ITV News spoke to Irene Wise and Jan Tiernan - two of 134,000 pensioners who have been underpaid in pensions by the government. Report by Yasmin Bodalbhai
Irene Wise had been battling with the government for two years until it admitted she had been underpaid on her pension for eight years.
She knew something was not right after reading about the pension error in a magazine and noticing that her state pension was much lower than all her friends'.
She said the Department for Work and Pensions (DWP) continuously fobbed her off for two years.
Eventually, it admitted her pension had been underpaid for eight years and she was reimbursed £7,500.
She told ITV News: "I felt very cross about it, very angry, because it's like women - I don't want to say I'm feminist - but women are passed over through the ages.
"They have to fight for everything.
"And women are still having to go to them [DWP] for it because obviously things haven't moved on from the last time although promises were made."
Jan Tiernan believes she is owed more than £17,000.
She has almost 100 pages of correspondence with the DWP, but her underpayments can only be backdated by 12 months, because of when her husband retired. So, she gets just over £1,000.
She said: "I realised it wasn't just me. My friends, people all over the country had been cheated out of this money which was due to them.
"It wasn't money that they were getting for nothing. They had paid their dues."
Ms Wise and Ms Tiernan are just two of 134,000 pensioners, mostly women, who have been underpaid a total of more than £1 billion by the DWP.
The errors mostly affect widows, divorcees and women who rely on their husband’s pension contributions to top up their pension.
Some errors date as far back as 1985.
Some have died without receiving what they were owed, some are still battling the government department and others don't even know they're owed anything.
Public spending watchdog the Public Accounts Committee (PAC) described the situation as a “shameful shambles”.
The errors were caused by complex pension rules and a reliance on highly manual systems.
Quality checks failed to identify systematic underpayments and small errors added up over the years.
The DWP, which began correcting the errors in 2018, started its ninth exercise to correct the errors in January 2021.
The PAC, a committee of MPs, said the IT system that was used to manage millions of pensioner records dates back to 1988.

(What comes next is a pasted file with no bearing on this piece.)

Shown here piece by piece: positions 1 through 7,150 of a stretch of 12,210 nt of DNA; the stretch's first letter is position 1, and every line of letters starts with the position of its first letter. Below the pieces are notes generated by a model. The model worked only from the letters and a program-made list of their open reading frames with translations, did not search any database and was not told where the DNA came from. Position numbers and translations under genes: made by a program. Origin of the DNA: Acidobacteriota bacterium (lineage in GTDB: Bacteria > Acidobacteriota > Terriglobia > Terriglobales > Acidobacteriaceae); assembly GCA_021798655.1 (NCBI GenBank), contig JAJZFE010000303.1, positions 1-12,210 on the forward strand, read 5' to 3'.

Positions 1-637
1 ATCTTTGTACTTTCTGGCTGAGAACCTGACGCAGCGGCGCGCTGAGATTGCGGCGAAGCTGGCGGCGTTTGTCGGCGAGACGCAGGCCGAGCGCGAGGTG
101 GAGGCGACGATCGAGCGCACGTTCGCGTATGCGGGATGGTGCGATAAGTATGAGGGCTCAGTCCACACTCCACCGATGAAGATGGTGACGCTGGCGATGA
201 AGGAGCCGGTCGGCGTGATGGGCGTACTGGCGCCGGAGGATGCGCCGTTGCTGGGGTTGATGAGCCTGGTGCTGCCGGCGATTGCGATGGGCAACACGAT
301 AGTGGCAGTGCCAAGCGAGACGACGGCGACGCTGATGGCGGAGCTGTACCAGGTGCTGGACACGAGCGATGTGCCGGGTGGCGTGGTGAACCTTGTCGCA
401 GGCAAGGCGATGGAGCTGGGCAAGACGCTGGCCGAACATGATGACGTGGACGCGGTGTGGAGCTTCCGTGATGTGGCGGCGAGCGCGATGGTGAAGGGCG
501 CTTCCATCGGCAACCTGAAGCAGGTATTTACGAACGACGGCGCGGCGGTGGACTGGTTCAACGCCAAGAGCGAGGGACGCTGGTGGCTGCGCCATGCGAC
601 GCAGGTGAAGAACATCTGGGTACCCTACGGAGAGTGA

It said the department should look at cost-effective ways to upgrade its IT systems “as a matter of urgency”.
MPs criticised the DWP for not having a formal plan for contacting the next of kin where a pensioner who was underpaid is dead.
And it said the government department is only paying those it has identified as having a legal entitlement to arrears, in some cases many years after the event, and has been inconsistent in paying interest.
The DWP has also not tried to understand the knock-on consequences, including on social care provision, for those it underpaid, MPs said.
Fixing the pension errors is expected to cost taxpayers £24.3 million in staff costs alone by the end of 2023, the PAC said.
As staff are moved away from business-as-usual to fix the errors, the department is experiencing backlogs in processing new applications.
Errors could be repeated in the correction exercise or in new claims, the PAC said.
Dame Meg Hillier, chair of the PAC, said: “Departments that make errors through maladministration have a duty to put those it wronged back in the position they should have been, without the error.
“In reality, the DWP can never make up what people have actually lost, over decades, and in many cases, it’s not even trying.
"An unknown number of pensioners died without ever getting their due and there is no current plan to pay back their estates.
“DWP is now on its ninth go at fixing these mistakes since 2018, the specialised staff diverted to fix this mess costing tens of millions more to the taxpayer and predictable consequences in delays to new pension claims.
“And there is no assurance that the errors that led to these underpayments in the first place will not be repeated in the correction exercise.
“This is a shameful shambles.”
A DWP spokesperson said: “Resolving the historical state pension underpayments that have been made by successive governments is a priority for the department and we are committed to doing so as quickly as possible.
“We have set up a dedicated team and devoted significant resources to processing outstanding cases, and have introduced new quality control processes and improved training to help ensure this does not happen again. Those affected will be contacted by us to ensure they receive all that they are owed.
“We are carefully considering the content of the Public Accounts Committee’s report and will respond formally in due course.”